Set in 1968 in the small Pennsylvania town of Mill Valley Township with an America at war in Vietnam and in the days leading up to the election of Richard Nixon, SCARY STORIES centers on three outcast teenagers--aspiring writer and horror fanatic Stella (Zoe Colletti), lanky, sarcastic Auggie (Gabriel Rush), and goofball jokester Chuck (Austin Zajur)--who are introduced on Halloween throwing a flaming bag of shit (Chuck's, in case you were wondering) into the lap of jock bully Tommy (Austin Abrams) as he passes by them in his car. Fleeing for their lives, they end up at a drive-in showing NIGHT OF THE LIVING DEAD and hide out in the car of Ramon (Michael Garza), an 18-year-old drifter who drove into town earlier that day. Stella talks Ramon into taking them to the shuttered and reportedly haunted Bellows mansion on the edge of town, home to the once-powerful family that built Mill Valley. Tales have been passed down for generations about Sarah Bellows, the black sheep of the family and all-purpose Mill Valley urban legend who was kept in a locked room in the house after she allegedly poisoned some local children at the turn of the 20th century. While roaming around the mansion, Stella and the others find the secret room and in it, Sarah Bellows' book of scary stories, handwritten in her own blood. Stella takes the book home, where she lives with her dad (Dean Norris) after her mom left them years earlier, the cause of some cruel rumors that still persist, and finds that a new story is writing itself--in blood--in the pages of the book. Sarah is seeking vengeance for the theft of the book by punishing all who were there when it was taken from the house--including Tommy, who followed them and spray-painted a racial slur on Ramon's car, and Chuck's older sister Ruth (Natalie Ganzhorn), who's secretly been going out with Tommy. Using this set-up, SCARY STORIES takes some of those more popular tales from Schwartz's books and uses them as comeuppances against Stella and her friends, like a local folklore-based FINAL DESTINATION that condemns all of them as Sarah Bellows will not stop until she has her revenge on them and the entire town of Mill Valley Township.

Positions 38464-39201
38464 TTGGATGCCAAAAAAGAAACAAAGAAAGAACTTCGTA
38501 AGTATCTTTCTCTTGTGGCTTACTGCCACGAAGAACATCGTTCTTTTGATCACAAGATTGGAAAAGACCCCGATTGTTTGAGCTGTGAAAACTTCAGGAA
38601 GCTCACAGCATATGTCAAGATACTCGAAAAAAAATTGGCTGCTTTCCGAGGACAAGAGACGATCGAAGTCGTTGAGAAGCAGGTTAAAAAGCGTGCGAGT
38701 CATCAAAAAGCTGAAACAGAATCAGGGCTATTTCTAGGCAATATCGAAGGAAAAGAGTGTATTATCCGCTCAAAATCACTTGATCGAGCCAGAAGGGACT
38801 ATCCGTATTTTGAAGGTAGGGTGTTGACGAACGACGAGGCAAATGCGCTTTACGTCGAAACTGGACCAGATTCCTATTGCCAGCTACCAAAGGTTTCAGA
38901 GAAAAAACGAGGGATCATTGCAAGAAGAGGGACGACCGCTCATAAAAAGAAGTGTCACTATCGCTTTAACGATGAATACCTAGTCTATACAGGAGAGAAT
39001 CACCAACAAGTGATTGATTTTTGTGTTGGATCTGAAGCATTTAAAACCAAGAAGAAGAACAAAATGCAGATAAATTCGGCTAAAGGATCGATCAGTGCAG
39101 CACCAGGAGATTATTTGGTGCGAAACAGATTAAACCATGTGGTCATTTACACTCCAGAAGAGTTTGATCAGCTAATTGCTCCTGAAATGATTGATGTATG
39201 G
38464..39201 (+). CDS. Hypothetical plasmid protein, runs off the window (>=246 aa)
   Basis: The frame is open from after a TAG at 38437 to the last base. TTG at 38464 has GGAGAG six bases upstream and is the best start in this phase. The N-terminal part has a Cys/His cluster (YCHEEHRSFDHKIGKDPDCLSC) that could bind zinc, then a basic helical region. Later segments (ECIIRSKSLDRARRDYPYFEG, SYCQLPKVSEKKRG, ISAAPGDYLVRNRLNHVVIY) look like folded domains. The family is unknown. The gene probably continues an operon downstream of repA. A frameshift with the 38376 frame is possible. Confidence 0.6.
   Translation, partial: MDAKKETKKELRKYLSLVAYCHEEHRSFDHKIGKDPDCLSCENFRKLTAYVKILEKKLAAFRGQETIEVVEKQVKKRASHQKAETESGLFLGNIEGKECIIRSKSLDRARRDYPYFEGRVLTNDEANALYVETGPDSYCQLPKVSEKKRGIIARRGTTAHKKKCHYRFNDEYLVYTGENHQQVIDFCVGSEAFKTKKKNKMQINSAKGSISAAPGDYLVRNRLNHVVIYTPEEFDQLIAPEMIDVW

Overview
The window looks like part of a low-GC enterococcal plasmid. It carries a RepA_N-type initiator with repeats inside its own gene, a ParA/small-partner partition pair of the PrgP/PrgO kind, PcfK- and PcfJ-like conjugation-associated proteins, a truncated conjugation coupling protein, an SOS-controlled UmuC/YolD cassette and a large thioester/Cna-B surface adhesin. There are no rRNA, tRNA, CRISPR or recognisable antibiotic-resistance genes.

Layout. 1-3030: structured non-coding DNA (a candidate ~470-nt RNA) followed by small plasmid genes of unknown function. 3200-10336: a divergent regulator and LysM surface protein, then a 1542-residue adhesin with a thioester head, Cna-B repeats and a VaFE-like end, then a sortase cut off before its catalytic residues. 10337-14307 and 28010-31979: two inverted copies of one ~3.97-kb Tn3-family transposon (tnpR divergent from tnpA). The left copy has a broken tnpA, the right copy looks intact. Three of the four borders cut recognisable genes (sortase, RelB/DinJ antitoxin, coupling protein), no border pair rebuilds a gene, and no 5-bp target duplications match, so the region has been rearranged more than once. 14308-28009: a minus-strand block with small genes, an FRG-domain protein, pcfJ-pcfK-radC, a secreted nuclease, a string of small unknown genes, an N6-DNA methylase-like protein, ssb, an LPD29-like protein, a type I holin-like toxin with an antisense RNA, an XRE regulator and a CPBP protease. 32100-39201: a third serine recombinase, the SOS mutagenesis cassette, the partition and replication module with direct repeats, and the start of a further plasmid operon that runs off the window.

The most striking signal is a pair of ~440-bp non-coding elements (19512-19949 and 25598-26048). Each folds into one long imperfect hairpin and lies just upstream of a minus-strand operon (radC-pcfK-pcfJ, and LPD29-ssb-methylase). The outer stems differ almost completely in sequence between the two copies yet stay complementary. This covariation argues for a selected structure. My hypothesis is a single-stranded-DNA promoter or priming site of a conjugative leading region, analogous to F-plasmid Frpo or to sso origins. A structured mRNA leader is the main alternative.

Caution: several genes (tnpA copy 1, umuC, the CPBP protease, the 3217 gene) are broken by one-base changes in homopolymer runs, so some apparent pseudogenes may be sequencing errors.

As a 46-year-old child of the '80s, SCARY STORIES TO TELL IN THE DARK feels like the kind of movie I would've seen with my dad in 1984 and still have an affectionate soft spot for today. It's the kind of "crowd" movie that you don't see much of these days, where you can sense that nervous communal tittering going across the theater when everyone knows something's about to happen. Ovredal does a really good job of playing the audience, often delivering the payoff jolt right before or right after you've been conditioned to expect it. It's about as icky as a PG-13 horror film can get, but like the books, it's the kind of grossness where the eew-factor provides much dark-humored fun (a beef stew with a toe and an eyeball among the ingredients; a seriously infected spider bite that's about to explode on a girl's face), and it works all the creepy tropes (scarecrows, ghosts, long, ominous corridors in a dark basement with something approaching from the distance) in an effective fashion. The weaving in of a Vietnam subtext lends some social commentary to the proceedings (and the setting allows the use of Donovan's always-creepy "Season of the Witch"), but the attempted contemporary allegorical implication doesn't really land, even if it adds some texture to Garza's character and helps explain why the local sheriff (Gil Bellows, presumably no relation to the Mill Valley Township Bellows) is giving him such a hard time. A film that would've been better suited to hit theaters near Halloween instead of the second week of August (it's probably coming out now so it doesn't get lost in the shuffle with next month's IT sequel), SCARY STORIES TO TELL IN THE DARK is a fun ride with solid scares and an engaging cast playing well-written characters, the kind of goofy horror crowd-pleaser that Joe Dante (GREMLINS), Fred Dekker (NIGHT OF THE CREEPS), or maybe Tom Holland (FRIGHT NIGHT) would've made in the mid '80s.